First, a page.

This is same as:


var x = 1,
var y = 'Rhino',
var example_1 = 0.618,
var $example = "Da Vinci";

note: You don’t have to write every variable on new line. I do it for better readability.


var x = 1, y = 'Rhino', example_1 = 0.618, $example = "Da Vinci"; // This is also valid

Data types

So, what data can we store in variables? Available are numbers, strings, boolean, arrays and objects. We will explore each of them more in-depth to understand them.


There is not so much to talk about when it comes to numbers. When you want to store some whole number, you either write it with decimal dot and 0 or not. JavaScript make no difference between them.


var number1 = 87;
var number2 = 87.0; // for JavaScript, this is the same

Decimal numbers are called floats. To write valid floats use dot not comma.


var example1 = 7.45; // valid
var example1 = 7,45; // not valid


Any text is called string. Strings have to be surrounded by quotes, either single or double, same on begin and on the end. You can also use both types of quotes to write direct speech.


var string1 = "This is just for fun.";
var string2 = 'Charles bridge';
var string3 = "Johnny said: 'There is always some chance.'";
var string4 = 'His mum said: "Do your homework"';
One thing ... Number written inside quotes is threatened by JavaScript as a string.
var number = 15; // this is number
var string = "15"; // this is NOT number, but a string

You can concatenate multiple strings using plus sign. This works either inside single variable as outside – to concatenate two variables. To concatenate multiple variables don’t use quotes.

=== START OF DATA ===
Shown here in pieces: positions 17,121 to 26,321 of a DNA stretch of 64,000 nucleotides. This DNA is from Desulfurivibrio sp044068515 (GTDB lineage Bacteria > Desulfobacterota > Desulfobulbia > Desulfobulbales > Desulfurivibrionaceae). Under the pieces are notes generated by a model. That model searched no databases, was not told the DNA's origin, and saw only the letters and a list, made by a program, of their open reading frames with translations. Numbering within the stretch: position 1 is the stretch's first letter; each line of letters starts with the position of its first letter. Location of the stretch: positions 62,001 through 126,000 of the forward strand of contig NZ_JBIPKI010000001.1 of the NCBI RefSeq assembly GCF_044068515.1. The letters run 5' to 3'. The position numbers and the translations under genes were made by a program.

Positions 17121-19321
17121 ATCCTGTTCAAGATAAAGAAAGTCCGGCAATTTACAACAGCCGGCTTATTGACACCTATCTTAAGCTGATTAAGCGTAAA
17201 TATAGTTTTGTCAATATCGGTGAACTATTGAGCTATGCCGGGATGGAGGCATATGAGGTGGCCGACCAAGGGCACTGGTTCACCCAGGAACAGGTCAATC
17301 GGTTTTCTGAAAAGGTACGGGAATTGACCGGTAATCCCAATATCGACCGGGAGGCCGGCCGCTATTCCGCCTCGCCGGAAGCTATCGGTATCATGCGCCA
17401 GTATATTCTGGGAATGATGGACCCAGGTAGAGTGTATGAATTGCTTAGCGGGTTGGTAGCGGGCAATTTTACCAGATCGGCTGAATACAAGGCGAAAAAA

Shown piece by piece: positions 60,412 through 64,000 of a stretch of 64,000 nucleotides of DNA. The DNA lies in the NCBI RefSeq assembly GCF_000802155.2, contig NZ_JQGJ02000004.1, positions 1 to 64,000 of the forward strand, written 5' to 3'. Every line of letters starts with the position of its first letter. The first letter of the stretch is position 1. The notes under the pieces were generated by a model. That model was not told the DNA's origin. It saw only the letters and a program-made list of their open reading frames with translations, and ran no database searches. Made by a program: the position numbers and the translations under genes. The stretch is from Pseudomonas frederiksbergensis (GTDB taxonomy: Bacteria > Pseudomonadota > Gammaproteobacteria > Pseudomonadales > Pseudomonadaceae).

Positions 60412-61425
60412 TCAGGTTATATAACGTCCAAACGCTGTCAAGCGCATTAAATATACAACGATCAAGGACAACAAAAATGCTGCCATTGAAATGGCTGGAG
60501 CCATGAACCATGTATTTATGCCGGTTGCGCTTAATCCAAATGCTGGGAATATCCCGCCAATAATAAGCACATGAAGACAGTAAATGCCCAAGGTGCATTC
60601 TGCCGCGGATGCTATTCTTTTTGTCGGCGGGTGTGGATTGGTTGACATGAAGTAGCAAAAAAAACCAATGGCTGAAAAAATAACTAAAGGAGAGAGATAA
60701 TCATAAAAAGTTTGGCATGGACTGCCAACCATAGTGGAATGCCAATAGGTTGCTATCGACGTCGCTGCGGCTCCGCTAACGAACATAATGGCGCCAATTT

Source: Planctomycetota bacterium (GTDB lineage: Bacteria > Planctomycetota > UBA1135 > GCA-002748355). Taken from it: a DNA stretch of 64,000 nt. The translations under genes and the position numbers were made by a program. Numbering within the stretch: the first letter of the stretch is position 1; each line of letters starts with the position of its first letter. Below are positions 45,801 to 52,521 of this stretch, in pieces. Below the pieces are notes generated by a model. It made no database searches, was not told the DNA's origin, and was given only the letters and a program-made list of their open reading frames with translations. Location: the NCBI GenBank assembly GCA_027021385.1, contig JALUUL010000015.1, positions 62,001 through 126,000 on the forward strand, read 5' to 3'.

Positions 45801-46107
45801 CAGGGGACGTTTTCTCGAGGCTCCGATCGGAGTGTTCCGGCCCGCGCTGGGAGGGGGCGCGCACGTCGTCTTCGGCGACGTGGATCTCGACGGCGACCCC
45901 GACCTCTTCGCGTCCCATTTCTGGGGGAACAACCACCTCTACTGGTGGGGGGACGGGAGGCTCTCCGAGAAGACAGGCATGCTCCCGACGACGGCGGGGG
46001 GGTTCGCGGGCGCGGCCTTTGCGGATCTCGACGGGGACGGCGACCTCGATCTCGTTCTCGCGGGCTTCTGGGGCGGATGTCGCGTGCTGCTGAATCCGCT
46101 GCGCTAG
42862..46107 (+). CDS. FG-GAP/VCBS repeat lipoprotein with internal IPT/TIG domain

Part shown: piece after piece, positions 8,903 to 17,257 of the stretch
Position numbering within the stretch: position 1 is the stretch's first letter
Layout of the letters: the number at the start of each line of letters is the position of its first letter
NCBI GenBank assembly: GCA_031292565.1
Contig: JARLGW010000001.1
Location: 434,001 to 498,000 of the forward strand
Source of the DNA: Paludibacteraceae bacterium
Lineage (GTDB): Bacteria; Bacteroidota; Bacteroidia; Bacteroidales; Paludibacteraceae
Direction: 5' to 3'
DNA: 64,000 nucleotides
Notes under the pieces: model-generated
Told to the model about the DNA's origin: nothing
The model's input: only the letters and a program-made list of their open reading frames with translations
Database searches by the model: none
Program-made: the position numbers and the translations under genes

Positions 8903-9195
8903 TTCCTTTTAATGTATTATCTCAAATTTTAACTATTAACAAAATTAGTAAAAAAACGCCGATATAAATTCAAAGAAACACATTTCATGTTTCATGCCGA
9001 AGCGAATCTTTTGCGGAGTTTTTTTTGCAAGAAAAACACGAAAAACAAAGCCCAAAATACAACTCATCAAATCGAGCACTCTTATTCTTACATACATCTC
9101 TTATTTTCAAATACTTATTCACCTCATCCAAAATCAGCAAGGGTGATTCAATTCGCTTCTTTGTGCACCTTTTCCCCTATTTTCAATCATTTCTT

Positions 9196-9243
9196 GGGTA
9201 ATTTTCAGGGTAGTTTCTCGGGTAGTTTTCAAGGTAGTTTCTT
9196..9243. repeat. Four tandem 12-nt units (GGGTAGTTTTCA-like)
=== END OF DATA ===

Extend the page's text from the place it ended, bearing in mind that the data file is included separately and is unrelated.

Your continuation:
// inside one variable
var example = "Josh " + "is " + "learning " + "JavaScript.";
// concatenating multiple variables to create another
var start = "Josh ",
middle = "is learning ",
end = "JavaScript.";
var sentence = start + middle + end; // result: "Josh is learning JavaScript."
// case of numbers
var number1 = 18;
var number2 = 22;
var number3 = number1 + number2; // result: 40

Quick note: When you concatenate string with numbers, the result is always string.


var example = 13 + " Javascript"; // result: "13 JavaScript"


This data type has only two valid values – true or false. To store boolean value, don’t use quotes or you will create string. Booleans are often used in conditional statements (don’t worry about them now).


var example = true; // this is boolean
var example2 = false; // also boolean
var example3 = "false"; // not a boolean


We discussed how to create variables and also took a look at practices for naming them. We also took a look at some primitive data types like numbers, strings and boolean. In next part we will explore arrays, objects and more.

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By Alex Devero

I'm Founder/CEO of DEVERO Corporation. Entrepreneur, designer, developer. My mission and MTP is to accelerate the development of humankind through technology.


  1. Good work with this series, well thought out and easy to read. One small nitpick:

    “variable names must begin with a letter, $ and _”
    should be:
    “variable names must begin with a letter, $ or _”